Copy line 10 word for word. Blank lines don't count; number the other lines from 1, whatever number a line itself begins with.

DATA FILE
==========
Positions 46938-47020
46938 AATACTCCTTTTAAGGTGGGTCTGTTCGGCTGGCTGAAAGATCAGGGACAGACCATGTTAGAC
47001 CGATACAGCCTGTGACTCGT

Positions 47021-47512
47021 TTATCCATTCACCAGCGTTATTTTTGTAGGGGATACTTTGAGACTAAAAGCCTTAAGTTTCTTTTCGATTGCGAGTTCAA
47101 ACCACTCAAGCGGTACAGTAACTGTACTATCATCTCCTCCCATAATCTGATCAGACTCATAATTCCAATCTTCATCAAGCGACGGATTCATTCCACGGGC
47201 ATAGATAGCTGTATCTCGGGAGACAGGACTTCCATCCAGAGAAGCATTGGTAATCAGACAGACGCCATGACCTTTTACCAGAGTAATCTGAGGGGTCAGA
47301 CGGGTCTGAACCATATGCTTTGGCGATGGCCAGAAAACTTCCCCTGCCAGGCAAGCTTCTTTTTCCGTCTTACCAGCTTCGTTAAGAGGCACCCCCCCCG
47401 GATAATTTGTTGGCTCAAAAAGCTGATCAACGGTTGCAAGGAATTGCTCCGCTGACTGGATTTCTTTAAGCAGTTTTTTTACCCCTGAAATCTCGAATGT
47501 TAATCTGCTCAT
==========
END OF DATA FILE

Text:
47501 TAATCTGCTCAT